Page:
WILLIAM JOSEPH EARLEY—It is reported in the Port Jervis Union that Mrs. John Earley, of that city, received from the War department notice of the death of her son, William Joseph Earley, in France, same being the result of a railroad accident at St. Sulpice, March 27, 1919. He was attached to the Railroad Transportation corp. He was 27 years of age, a native of Port Jervis and a son of John Earley, Erie conductor. Before going overseas he was employed as trainman on the New York division. He was called in the draft of July, 1918, and, after being sent to Camp Meade, was transferred to Fort Benjamin Harrison, and assigned to the 118th Engineers, which departed from Camp Upton for overseas last September. After being further trained in England, they were sent to France, and were on the way to the front when the armistice was signed. Mr. Earley's railroad experience caused him to be transferred to the railroad transportation service, where he was engaged in handling trains for the movement of troops and supplies. He was an estimable young man and held in high esteem by his many friends in his home city. He was a member of Neversink Lodge No. 263, B R.T.; Port Jervis Council No. 473, K. of C.; Holy Name society, and St. Mary's church. His surviving relatives are his parents and two brothers.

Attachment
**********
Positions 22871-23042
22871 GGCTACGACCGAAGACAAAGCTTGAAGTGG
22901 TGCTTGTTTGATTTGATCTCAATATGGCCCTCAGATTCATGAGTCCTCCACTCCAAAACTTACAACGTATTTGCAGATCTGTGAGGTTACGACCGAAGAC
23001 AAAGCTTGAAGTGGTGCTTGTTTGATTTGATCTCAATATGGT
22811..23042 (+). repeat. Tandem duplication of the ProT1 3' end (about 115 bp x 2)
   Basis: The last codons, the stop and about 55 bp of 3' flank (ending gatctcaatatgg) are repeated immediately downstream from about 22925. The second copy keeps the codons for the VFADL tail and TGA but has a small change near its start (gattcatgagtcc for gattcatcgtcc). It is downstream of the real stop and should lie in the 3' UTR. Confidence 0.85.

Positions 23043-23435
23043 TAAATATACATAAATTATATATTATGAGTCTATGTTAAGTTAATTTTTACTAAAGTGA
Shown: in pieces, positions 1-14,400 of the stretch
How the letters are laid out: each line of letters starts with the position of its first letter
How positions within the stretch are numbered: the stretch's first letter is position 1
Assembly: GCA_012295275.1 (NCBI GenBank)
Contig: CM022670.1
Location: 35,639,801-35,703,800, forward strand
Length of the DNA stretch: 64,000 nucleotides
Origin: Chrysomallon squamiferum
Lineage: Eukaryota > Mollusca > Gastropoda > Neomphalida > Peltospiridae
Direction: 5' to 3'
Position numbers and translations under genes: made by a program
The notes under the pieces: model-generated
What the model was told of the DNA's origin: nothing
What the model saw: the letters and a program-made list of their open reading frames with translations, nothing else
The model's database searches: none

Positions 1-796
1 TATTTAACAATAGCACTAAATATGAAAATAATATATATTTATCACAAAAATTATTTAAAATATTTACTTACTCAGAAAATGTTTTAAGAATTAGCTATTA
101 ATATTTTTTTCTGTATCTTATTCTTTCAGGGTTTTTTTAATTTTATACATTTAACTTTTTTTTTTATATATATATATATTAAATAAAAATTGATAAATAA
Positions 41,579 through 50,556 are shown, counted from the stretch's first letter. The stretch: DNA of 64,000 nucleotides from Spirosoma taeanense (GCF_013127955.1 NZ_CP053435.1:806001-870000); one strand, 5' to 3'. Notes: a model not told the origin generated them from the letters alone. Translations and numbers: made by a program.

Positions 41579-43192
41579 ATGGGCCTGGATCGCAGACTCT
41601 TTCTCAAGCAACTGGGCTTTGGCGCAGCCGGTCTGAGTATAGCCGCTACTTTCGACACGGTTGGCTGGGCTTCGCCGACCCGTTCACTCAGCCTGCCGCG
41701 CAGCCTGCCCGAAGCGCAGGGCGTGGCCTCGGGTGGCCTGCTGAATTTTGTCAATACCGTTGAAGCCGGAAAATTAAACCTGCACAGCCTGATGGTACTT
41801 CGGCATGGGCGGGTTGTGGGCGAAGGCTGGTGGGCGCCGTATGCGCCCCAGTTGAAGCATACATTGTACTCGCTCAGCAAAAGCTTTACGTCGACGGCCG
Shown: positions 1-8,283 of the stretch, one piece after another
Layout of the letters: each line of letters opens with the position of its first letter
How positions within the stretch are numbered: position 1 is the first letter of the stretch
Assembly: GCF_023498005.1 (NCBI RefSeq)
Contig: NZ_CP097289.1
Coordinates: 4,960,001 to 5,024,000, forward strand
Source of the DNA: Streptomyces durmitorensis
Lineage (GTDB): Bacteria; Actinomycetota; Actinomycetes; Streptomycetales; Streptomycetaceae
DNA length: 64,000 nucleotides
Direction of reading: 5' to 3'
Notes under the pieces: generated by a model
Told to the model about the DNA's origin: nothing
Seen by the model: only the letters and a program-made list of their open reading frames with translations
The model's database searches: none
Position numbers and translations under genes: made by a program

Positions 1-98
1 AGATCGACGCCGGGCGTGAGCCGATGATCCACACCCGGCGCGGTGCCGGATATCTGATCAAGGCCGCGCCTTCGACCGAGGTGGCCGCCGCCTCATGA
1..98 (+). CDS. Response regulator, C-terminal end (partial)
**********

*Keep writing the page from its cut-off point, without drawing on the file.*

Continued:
From the August, 1919 Issue of Erie Railroad Magazine:

WALTER D. EARNEST
The sad death by drowning of Walter D. Earnest, electrical welder (Meadville shops), is deplored by his shopmates He was an estimable man and a good citizen. The sympathy of all the shop employees has been expressed for his widow and 7 year-old daughter.




From the February, 1919 Issue of Erie Railroad Magazine:

WALTER W. EDDY
Walter W. Eddy, aged 24 years, an employe of the Erie at Hornell, N.Y., died in St. James Mercy hospital from pneumonia. He is survived by his widow, his parents and one brother.




From the April, 1919 Issue of Erie Railroad Magazine:

WILLIAM S. EDWARDS
While working on the hump in the Erie yard at Port Jervis, where he was employed as night switchman, says the Gazette, William S. Edwards fell between moving cars, and received injuries which resulted fatally after being removed to St. Francis hospital. Deceased was 28 years of age. He is survived by his parents, three brothers and seven sisters.




From the February, 1919 Issue of Erie Railroad Magazine:

GEORGE W. ELLIOTT
George W. Elliott, employed as flagman at the Market street crossing, Paterson, N. J., was found dead alongside the tracks, at Waldwick, one hour after a westbound express train had passed. No one witnessed the accident, although the train referred to was the only one that passed after Elliott was seen to cross the tracks. The body was found within 160 feet of his home. He was on his way to Paterson to go on duty. He is survived by two sons and one daughter.




From the February, 1919 Issue of Erie Railroad Magazine:

AXEL ERNST